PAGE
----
Hormonal drug 'led to defect in genitals'

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A birth defect involving an abnormality of the male genitals is 20 times more common among boys born to mothers who took a hormonal drug withdrawn in the late 1970s, researchers report today.

A birth defect involving an abnormality of the male genitals is 20 times more common among boys born to mothers who took a hormonal drug withdrawn in the late 1970s, researchers report today.

The drug, diethylstilbestrol, was prescribed to pregnant women to prevent miscarriage and premature birth but was withdrawn after it was linked with vaginal cancer and fertility disorders.

Now a study of 8,934 boys in the Netherlands has found the incidence of hypospadias, an abnormality in which the opening of the urethra occurs on the underside of the penis or the scrotum, is higher in those whose mothers took the drug.

Among 205 boys whose mothers were exposed to the drug, four had hypospadias – a rate of one in 50 – compared with eight cases among the remaining 8,729 children, a rate of less than one in 1,000, according to the study, published in The Lancet.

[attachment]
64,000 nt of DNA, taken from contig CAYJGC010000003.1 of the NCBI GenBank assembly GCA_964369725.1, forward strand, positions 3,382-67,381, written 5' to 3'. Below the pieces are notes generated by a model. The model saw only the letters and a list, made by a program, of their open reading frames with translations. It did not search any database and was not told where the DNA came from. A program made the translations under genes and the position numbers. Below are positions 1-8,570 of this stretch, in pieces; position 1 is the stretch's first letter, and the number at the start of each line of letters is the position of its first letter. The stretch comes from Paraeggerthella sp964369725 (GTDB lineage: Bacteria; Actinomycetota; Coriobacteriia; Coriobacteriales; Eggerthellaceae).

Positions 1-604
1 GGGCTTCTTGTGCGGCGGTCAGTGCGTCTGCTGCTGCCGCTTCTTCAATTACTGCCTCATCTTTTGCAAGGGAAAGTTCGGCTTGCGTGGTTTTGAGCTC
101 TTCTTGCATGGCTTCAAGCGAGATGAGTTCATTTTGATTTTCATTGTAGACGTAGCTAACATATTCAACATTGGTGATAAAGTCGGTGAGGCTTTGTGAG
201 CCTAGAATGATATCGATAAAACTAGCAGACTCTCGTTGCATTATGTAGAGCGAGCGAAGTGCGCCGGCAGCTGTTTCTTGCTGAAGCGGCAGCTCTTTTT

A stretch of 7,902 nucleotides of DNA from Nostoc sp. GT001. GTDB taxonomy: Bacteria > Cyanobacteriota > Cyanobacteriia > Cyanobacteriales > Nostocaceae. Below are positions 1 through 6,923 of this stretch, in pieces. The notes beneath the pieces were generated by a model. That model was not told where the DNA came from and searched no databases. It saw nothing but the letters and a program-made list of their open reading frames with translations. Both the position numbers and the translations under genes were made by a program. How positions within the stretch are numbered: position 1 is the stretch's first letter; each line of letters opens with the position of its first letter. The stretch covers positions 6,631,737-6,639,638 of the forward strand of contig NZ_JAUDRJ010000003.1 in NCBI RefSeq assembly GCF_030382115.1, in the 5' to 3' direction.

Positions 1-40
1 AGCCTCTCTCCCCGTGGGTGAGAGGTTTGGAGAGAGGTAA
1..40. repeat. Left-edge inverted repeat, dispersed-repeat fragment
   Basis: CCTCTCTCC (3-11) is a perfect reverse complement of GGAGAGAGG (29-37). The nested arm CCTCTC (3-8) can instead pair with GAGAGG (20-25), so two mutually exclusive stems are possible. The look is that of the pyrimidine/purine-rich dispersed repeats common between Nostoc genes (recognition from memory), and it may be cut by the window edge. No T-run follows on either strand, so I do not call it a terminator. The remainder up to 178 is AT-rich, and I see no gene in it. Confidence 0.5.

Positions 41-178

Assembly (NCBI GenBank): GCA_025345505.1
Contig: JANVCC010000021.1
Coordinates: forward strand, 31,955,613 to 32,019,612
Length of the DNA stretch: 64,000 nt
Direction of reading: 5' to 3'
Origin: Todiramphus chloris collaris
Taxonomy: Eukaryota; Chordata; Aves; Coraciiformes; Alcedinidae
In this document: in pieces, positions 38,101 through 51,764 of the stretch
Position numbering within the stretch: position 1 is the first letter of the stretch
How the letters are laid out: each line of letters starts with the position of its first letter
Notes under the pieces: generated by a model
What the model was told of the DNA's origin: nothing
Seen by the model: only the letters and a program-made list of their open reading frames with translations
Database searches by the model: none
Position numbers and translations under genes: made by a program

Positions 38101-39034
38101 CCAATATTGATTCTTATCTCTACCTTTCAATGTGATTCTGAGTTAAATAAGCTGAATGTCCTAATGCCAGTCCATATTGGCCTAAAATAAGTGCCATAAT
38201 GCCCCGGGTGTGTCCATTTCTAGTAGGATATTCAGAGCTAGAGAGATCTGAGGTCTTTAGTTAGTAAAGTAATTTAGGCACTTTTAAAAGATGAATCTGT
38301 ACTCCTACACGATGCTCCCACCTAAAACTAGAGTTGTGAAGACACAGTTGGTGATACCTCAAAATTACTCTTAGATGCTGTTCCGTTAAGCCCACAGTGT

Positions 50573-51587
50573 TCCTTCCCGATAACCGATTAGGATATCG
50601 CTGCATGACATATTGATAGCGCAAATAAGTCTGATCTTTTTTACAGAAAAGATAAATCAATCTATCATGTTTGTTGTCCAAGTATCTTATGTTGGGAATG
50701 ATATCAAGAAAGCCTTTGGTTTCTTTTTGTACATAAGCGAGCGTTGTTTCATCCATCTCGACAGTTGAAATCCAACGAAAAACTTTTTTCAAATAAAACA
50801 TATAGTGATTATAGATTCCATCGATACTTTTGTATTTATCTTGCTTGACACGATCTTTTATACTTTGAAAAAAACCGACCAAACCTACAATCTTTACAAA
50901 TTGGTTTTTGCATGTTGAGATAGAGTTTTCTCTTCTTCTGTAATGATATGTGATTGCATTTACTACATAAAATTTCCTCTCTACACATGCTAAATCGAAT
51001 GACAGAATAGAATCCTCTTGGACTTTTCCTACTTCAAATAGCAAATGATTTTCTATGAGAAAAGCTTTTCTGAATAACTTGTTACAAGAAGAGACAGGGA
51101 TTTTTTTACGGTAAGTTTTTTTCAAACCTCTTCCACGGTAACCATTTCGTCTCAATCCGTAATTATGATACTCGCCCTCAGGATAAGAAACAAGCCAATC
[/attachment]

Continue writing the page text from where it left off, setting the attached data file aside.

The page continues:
The finding lends weight to the view that oestrogen, which is a powerful hormone and can take effect in minute quantities, plays a role in the abnormality and that rising exposure to oestrogens in the diet and in the environment could be putting new generations at risk.

The UK Birth Defects Foundation claimed earlier this month that the incidence of hypospadias had risen 13 per cent from 1995-99.

Professor Michael Patton, head of genetics at St George's hospital, Tooting, and medical director of the foundation, told The Independent: "Some substances in the diet such as soya contain phyto-oestrogens, which it has been suggested could have a feminising effect on males."

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